The La Jolla Music Society, which presents touring classical and dance artists in metro San Diego, announced in late July that Florida Grand Opera executive director Susan T. Danis would become the Society’s CEO and lead its move into a new venue. Seven weeks later, following a “defamatory letter” about Danis that was sent to the La Jolla board, and later retracted, by a former FGO staffer, the vindicated Danis decided nevertheless to give up the job in La Jolla and remain at FGO. George Varga explains (as far as possible).
“DiChiera was small of stature and surprisingly soft-spoken for a man who came to have such an enormous impact on Detroit’s cultural landscape. Indeed, the word people used most often to describe him was ‘kind,’ followed quickly by more grandiose words like ‘visionary,’ ‘groundbreaker’ and ‘risk-taker.’ He was all that and more.”
On Monday, the orchestra was at Charles de Gaulle Airport outside Paris, waiting to depart for that evening’s concert in Amsterdam, the final performance of the tour — only to find out that their chartered aircraft had mechanical problems and could not fly. No trains or buses were available for all 110 musicians (not counting staff and patrons) to get to Amsterdam in time: the only option was a 76-seat propeller plane. 76 musicians are not enough to perform Shostakovich’s Fourth Symphony, the main work on the program. Zoë Madonna reports on what happened next.
“This is the latest major commission for the Ghanian-British architect who has completed a bunch of high profile projects for civic and cultural institutions over the years; most notably, the acclaimed Smithsonian National Museum of African American History and Culture in Washington, D.C. He is currently overseeing a number of museum designs including the new home for the Studio Museum in Harlem and the Latvian Museum of Contemporary Art in Riga.”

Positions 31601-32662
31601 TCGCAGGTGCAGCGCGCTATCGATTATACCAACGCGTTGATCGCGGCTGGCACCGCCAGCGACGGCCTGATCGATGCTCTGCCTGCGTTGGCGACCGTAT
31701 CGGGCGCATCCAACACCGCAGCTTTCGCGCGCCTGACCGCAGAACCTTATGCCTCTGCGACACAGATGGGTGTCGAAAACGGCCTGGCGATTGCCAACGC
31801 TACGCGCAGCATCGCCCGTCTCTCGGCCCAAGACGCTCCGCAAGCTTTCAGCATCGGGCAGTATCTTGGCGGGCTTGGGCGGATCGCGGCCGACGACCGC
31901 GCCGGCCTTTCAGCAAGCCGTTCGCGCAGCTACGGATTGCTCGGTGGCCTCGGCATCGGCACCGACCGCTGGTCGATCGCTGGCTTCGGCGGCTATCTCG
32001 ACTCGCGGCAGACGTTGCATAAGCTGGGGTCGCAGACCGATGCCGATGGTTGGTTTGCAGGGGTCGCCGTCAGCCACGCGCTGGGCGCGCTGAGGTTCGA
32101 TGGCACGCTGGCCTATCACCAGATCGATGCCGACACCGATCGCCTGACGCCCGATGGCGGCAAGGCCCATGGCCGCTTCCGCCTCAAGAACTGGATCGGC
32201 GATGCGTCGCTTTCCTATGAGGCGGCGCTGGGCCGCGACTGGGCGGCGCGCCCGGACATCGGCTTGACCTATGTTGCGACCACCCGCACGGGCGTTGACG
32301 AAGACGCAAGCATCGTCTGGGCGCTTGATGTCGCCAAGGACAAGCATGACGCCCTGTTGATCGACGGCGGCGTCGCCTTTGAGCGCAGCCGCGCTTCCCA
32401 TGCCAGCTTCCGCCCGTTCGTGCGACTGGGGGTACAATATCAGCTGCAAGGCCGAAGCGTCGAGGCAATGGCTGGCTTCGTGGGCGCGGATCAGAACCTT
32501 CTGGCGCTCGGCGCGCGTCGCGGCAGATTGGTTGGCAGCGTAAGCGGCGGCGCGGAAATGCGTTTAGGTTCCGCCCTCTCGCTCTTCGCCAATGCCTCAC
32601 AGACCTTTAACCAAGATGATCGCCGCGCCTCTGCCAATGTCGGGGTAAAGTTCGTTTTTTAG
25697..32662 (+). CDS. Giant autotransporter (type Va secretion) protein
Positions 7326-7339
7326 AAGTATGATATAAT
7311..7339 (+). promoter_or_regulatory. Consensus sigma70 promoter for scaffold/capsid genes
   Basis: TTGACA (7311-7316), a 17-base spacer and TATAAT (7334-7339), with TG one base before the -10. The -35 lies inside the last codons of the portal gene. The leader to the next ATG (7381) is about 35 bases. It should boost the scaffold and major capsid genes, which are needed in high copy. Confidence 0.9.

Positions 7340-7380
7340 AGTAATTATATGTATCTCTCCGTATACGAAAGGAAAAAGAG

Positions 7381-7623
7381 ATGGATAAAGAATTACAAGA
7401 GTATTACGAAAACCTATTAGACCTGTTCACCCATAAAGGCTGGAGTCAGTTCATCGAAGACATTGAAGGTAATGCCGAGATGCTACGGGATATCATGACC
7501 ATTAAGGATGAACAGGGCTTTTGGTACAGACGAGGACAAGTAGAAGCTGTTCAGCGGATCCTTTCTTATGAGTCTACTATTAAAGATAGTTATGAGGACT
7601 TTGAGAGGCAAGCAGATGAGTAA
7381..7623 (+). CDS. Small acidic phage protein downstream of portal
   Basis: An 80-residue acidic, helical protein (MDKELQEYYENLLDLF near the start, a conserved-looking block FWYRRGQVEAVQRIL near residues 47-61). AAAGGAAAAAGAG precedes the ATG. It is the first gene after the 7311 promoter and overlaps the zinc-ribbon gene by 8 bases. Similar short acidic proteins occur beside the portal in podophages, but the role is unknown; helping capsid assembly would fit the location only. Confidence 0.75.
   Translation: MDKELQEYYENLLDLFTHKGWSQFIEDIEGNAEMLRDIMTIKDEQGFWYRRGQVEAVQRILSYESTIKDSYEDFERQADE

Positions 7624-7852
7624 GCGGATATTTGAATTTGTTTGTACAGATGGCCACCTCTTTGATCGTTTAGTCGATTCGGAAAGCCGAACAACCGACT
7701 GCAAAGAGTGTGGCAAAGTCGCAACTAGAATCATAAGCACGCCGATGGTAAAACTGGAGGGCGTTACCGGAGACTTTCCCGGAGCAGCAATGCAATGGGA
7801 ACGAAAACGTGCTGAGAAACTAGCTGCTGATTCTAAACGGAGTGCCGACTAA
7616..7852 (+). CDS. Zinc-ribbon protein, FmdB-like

“It is difficult to overstate the many ways in which Michelson contributed to both the film and the art worlds. She was among the first to teach at New York University’s Cinema Studies department, which was among the first of its kind in the United States. And, with Rosalind Krauss, in 1976, she cofounded the journal October, which spurred on a widespread interest in critical theory — in particular the writings of French post-structuralists like Michel Foucault and Jacques Derrida — within the New York art world of the 1970s and ’80s.”
“The Toledo Symphony and Toledo Ballet Association will merge the two organizations to create the Toledo Alliance for the Performing Arts or TAPA … The new partnership will create an umbrella organization under which the two will serve as equal partners in a three-prong relationship that will also include an education component for the community.”